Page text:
If you’ve listened to the podcast for awhile you probably know that one of my other jobs/interests is photography. Specifically I’m a photographer of models. I teach model photography online and have a podcast about model photography. In the past I produced a swimsuit calendar, so I’ve been casually thinking about doing a Women of EMS Swimsuit calendar.
My first thought was that I’m way too busy right now to do that, it is a lot of work, etc…
My next thought was “would my models get in trouble, or lose their jobs?” Of course I would be shooting attractive medics in swimsuits, probably with some kind of EMS theme to the images.
Since I was at the Texas EMS conference and had a chance to run into people who hire and fire medics at a few agencies I asked them about it.
The answers were interesting and I’d like to get a wider perspective from others.
I asked three upper level supervisors from three different Houston area services. Two males and one female. Both of the males thought it was a bad idea, though they said if the medics weren’t in uniform and weren’t associated with the service there wasn’t anything they could do about it.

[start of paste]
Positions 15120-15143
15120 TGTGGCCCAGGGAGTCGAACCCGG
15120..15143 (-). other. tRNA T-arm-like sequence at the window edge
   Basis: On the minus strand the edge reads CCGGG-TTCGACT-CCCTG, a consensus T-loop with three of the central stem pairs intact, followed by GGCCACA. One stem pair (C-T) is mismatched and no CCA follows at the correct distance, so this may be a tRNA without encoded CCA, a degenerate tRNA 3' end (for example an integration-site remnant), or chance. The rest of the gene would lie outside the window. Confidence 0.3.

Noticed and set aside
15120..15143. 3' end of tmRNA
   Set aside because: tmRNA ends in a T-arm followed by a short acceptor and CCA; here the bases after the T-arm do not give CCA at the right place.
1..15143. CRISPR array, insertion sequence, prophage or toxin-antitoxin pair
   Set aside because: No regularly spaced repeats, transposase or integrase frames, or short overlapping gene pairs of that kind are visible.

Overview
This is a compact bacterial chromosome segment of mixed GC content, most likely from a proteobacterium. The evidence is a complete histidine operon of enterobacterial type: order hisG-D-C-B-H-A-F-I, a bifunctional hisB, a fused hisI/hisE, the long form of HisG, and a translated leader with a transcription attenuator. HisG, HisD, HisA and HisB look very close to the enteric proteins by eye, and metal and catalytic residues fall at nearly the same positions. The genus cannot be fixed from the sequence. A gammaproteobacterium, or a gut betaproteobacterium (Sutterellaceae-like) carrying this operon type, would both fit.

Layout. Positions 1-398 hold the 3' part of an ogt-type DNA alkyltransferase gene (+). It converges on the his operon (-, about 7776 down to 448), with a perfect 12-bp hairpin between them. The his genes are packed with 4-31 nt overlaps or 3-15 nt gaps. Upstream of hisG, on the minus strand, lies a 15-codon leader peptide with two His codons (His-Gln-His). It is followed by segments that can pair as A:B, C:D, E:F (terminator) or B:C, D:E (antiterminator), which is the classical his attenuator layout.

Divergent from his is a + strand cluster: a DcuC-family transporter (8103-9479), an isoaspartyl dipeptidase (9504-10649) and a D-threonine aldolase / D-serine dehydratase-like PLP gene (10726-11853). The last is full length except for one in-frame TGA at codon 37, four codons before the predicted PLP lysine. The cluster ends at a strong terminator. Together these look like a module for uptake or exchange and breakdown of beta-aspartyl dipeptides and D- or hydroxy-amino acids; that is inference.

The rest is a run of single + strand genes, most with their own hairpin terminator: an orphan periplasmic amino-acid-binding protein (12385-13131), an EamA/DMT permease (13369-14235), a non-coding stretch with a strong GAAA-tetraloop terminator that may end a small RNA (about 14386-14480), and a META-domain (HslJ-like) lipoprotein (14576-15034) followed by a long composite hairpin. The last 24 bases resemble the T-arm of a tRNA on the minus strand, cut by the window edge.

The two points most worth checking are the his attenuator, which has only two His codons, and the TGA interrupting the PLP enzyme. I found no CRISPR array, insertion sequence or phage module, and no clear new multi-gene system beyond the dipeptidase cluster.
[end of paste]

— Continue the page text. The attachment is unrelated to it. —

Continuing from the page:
The female supervisor thought it was a great idea, especially if it benefited a charity. She didn’t even care if they were partially wearing a uniform shirt.
My and my friend’s immediate question was, “What about all those Fireman calendars?” Those are associated with their service and they are scantily clad men often in some level of uniform. Do we have double standard here?
What’s your opinion? I’d especially like to hear from those in leadership about how they’d react if one of their female medics was in a EMS swimsuit calendar.
2 thoughts on “EMTs Bikinis and Controversy”
Any response? I would agree that as long as they are not representing a specific agency, it should be OK, but if you want to put a link up on FB, I will forward it to all my “administrator” friends…
I think with all the other calendars of professional out there at the moment that any argument against a calendar would be discriminatory. However, If I were to show off my rippled abs and tight pecs (which are currently cleverly disguised under a layer of adipose tissue), I would hate to be recognised on the job. I think the anonymity I have at the moment allows certain freedoms with patients, I would hate to see it compromised.
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